as a whole. The basket was most expensive in the Far East and least expensive in the Central Black Soil Region (Kursk, Tambov, Lipetsk, Belgorod, and Voronezh Oblasts).

At the end of December 1996, the Russian workforce totaled 72.7 million people, or 49 percent of the country's population. Of the total, 9.3 percent (6.8 million) would have been classified as unemployed using UN International Labor Organization (ILO) methodology, but only 2.5 million were officially registered as unemployed.

According to Goskomstat, the average standard of living did not change significantly from 1995 to 1996, with disposable income remaining practically the same. In 1996, the wealthiest 10 percent of the population accounted for about 34 percent of cash incomes (in 1995 it was about 31 percent) and the poorest 10 percent accounted for only 2.6 percent (in 1995 it was 2.3 percent).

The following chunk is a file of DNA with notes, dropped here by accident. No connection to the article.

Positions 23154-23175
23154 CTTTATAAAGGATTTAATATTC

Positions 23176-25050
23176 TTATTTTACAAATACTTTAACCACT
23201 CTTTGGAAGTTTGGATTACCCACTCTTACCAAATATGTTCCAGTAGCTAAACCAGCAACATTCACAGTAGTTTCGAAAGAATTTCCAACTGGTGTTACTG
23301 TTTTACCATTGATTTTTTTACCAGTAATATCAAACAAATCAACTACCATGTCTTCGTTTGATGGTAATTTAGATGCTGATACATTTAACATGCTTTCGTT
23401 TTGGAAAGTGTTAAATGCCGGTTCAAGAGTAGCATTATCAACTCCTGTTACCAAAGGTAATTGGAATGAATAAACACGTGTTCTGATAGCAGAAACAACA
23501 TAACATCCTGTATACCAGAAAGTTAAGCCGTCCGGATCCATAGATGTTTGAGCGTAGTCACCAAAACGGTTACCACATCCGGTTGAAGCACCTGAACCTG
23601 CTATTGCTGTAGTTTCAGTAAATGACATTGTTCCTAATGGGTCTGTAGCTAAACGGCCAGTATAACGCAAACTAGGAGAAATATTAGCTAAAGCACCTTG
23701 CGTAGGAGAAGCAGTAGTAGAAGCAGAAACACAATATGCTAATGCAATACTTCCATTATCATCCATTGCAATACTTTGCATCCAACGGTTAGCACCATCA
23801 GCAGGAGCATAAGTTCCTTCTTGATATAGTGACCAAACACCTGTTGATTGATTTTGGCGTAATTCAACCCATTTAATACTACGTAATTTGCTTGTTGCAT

In December 1996, an estimated 31.9 million people, or 22 percent of the population, lived below the poverty line of 379,000 rubles per person. The average monthly salary in 1996 was 800,000 rubles, up 60 percent from 1995.


S&P on the Russian Banking Sector

· A recent assessment of the development of Russia's banking sector by Standard & Poor's was optimistic, despite recognition of the sector's continued difficulties in adjusting to market conditions. In an article published in this week's CreditWeek, S&P said the Russian banking system is only just beginning to take shape, anchored by about 20 stable banks among the over 2,000 currently operating, reported Futures World News on Tuesday.

According to S&P, Russia is recovering from hyperinflation and severe recession but is still very

When you need to know it as it happens




January 29, 1997

Intercon's Daily